The 30th edition of the annual government-funded British Social Attitudes survey found that 22% of respondents thought that “sexual relations between two adults of the same sex” were “always wrong.” A further 6% described them as “mostly wrong.”
Published: September 10, 2013
On the other hand, 47% of respondents thought that same-sex relations were “not wrong at all,” with a further 10% describing them as “rarely wrong.”
The figures form part of an encouraging trend however, with the percentage of those stating that same sex relations are either “always” or “mostly” wrong falling from 36% in 2008. When the survey began in 1983, the figure stood at 62%, before reaching a peak of 75% in 1987 in the wake of the HIV/AIDS crisis.
The figures also indicate a marked increase in the acceptance of homosexuality over the last ten years, when the proportion of respondents agreeing that same sex relations were ‘not wrong at all’ stood at just 37%.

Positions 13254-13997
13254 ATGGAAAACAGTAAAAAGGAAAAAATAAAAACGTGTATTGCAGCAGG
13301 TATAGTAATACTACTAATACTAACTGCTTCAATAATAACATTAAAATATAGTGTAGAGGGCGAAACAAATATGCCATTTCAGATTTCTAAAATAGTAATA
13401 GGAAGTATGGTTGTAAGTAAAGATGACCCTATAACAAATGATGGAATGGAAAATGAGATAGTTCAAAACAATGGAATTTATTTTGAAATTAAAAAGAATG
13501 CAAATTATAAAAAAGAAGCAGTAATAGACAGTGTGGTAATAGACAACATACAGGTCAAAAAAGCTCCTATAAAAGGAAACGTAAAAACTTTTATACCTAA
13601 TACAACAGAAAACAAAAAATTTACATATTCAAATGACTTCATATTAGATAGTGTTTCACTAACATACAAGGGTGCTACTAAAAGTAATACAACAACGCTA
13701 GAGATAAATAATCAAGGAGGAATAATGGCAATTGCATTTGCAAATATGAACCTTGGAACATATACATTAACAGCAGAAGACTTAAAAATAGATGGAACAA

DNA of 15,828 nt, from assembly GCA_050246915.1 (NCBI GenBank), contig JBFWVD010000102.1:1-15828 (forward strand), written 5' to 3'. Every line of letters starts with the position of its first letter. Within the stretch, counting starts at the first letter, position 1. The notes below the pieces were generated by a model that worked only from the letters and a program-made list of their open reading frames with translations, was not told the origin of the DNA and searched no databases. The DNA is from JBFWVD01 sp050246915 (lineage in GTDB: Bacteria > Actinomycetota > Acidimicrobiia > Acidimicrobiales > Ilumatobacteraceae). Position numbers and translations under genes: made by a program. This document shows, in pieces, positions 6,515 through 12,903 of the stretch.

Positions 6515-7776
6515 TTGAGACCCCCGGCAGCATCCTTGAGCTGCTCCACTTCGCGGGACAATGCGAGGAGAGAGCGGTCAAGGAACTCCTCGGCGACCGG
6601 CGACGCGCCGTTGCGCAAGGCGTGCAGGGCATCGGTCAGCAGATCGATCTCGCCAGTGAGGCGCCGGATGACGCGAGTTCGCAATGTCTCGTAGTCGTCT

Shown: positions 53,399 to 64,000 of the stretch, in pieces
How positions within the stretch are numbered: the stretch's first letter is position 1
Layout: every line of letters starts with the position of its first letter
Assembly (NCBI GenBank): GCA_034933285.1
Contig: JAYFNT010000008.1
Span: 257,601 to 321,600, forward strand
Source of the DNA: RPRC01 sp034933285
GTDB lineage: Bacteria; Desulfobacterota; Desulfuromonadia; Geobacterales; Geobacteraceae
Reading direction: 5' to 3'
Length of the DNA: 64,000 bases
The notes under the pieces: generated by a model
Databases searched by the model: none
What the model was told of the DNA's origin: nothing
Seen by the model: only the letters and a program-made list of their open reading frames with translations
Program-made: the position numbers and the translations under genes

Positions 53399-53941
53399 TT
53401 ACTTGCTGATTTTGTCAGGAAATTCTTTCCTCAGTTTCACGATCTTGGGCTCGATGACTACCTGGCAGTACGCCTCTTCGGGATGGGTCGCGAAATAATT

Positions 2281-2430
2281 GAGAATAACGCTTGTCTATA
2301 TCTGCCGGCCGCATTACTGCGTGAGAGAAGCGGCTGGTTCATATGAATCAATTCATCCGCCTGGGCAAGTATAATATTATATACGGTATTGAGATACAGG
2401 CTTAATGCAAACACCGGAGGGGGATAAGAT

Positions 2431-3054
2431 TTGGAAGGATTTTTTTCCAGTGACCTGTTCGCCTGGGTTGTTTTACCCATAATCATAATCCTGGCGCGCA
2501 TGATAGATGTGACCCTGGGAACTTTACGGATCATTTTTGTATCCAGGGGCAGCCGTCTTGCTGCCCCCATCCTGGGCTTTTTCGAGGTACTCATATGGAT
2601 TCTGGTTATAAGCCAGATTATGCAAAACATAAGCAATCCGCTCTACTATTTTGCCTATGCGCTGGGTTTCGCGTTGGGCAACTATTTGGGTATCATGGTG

The report describes the change in public opinion towards homosexuality as “perhaps the most dramatic attitude shift of all” over the last 30 years, and found that each successive generation is more liberal than the one before.
In 1983, only 41% of respondents thought it “acceptable for a homosexual person to teach in a school,” while just 53% felt it was acceptable for a homosexual to “hold a responsible position in public life.” In 2012, these figures had risen to 83% and 90% respectively.
However, issues such as adoption and same-sex marriage continue to prove divisive: just 48% agreed that “homosexuals should be able to adopt a baby under the same conditions as other couples,” though the figure has dropped markedly from the 87% who opposed it in 1983.
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